Ken Shuttleworth’s imagination runs wild, Ecobuild punters condemn Eric Pickles to an Orwellian nightmare, Ian Tyler bows out in style and Otto the dachshund is deselected

hansom for i pad

Multiple mixed metaphors

There are many metaphors we can use to try and make our industry seem more exciting and the ever creative Ken Shuttleworth, founder of Make Architects, pretty well exhausted them in a speech at Ecobuild last week. Within two minutes the industry went from being a boxing match between contractors and architects, to a relay race with contractors and architects on the same team, to a group of worker ants and finally to a team of rowers. Shuttleworth then pulled it all back to sensible territory with his likening of Building Information Modelling to a layer cake, which was, of course, completely self explanatory.

The horror!

Elsewhere at Ecobuild things took a slightly more sinister tone, when members of the audience at one session were asked to vote on who they would like to see consigned to the Room 101 (the fictional torture chamber of Orwell’s 1984, where prisoners are confronted with their own worst horror). There was stiff competition, with Daily Mail editor Paul Dacre and education secretary Michael Gove early front runners, before both were ousted by communities secretary Eric Pickles, due, not least in part, to his abandoning of the roll out of Display Energy Certificates and the so-called “conservatory tax”. Suggestions as to what his worst nightmare may be are welcome …

Job well done

Analysts’ presentations on contractors’ results day are normally staid affairs, but not so last week, when Balfour Beatty presented its full year results. It was chief executive Ian Tyler’s last occasion in the hot seat and as proceedings came to an end one analyst stood up and applauded the out-going boss. “There have been some real highs in Ian’s time, from winning work on the London Underground PFIs to the lows … of having won work on the London Underground PFIs,” he quipped, to a roar of analysts’ laughter. “There’s been some great analysts trips along the way, including Disney’s Animal Kingdom,” he continued, “I can’t quite recall what the message was on any of these trips, the time at the bar helped with that … but I just wanted to say you’ve done a great job Ian.” Hear, hear.

Delhi belly

Last week’s pre- Budget press briefing by the CBI was noticeable for the absence of hard-working director general John Cridland, who normally leads at such events. Cridland was apparently laid low by a bug during his recent trade mission to India with David Cameron. The bug is apparently still troubling him two weeks later. It’s good to know he is going the extra mile, even risking his health for the sake of British business. But I hope that he, Cameron, and the other titans of British industry that went with them didn’t all eat at the same restaurant or the economy could be in even more trouble.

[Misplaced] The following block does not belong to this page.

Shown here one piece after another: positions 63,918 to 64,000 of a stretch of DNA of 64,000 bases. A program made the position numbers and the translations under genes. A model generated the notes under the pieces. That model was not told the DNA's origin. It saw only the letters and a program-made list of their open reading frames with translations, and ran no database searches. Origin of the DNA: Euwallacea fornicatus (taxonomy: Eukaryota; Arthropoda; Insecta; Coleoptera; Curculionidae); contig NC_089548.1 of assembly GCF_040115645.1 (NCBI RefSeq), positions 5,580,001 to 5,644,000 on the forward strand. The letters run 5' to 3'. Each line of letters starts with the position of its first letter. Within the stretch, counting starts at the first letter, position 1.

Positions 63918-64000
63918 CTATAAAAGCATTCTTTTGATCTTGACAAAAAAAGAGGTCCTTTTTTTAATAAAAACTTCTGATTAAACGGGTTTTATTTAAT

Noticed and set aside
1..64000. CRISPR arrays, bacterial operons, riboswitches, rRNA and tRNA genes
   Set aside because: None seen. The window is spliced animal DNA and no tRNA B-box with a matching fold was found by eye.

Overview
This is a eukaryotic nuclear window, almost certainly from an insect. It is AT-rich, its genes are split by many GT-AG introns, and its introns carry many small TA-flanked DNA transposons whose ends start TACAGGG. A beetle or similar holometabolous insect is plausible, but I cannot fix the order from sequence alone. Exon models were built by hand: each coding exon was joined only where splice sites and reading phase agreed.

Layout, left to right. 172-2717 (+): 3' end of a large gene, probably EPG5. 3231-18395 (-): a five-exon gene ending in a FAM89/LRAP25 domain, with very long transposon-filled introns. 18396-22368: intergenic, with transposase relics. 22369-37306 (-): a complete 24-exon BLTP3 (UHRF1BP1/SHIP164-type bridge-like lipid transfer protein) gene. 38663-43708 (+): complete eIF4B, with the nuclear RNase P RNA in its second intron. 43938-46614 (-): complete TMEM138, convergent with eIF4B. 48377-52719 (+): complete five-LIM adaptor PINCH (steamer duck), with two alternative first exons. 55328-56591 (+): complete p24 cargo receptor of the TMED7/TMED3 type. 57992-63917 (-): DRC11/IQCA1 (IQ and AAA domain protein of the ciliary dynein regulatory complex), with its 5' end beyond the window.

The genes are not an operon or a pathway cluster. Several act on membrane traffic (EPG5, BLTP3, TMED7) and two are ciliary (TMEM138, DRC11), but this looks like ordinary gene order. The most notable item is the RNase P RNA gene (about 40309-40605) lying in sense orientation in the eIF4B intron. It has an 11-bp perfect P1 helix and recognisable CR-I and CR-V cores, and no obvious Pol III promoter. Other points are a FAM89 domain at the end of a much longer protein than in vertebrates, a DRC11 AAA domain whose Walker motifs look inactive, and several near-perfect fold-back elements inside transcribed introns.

Lost at Battersea

The race to build phase one of the Battersea development, comprising of 800 homes, may be under way but behind the scenes specialists are working just as hard to salvage the iconic power station itself. News last September that the Malaysian consortium behind the £8bn scheme planned to demolish the Grade II* listed building’s crumbling chimneys and replace them with replicas was not well received. I’ve learned a specialist firm has now been drafted in to see if the concrete chimneys and their steel bases can be chemically treated to reverse corrosion and save them. A source says he’s hopeful it can work, but the decision may come down to cost.

In the dog house


Energy minister Greg Barker’s dachshund has become something of a star of these pages. But alas, could this be his last mention for some time? Otto was noticeable by his absence at Ecobuild when his minister toured the site, and word has reached Hansom that his schedule of public appearances may have been seriously curtailed. Apparently senior Conservatives were a little concerned at his frequent appearance in the papers’ coverage of the Eastleigh by-election campaigning. Surely the Tories’ loss is not being pinned on poor Otto? It’s a dog’s life.

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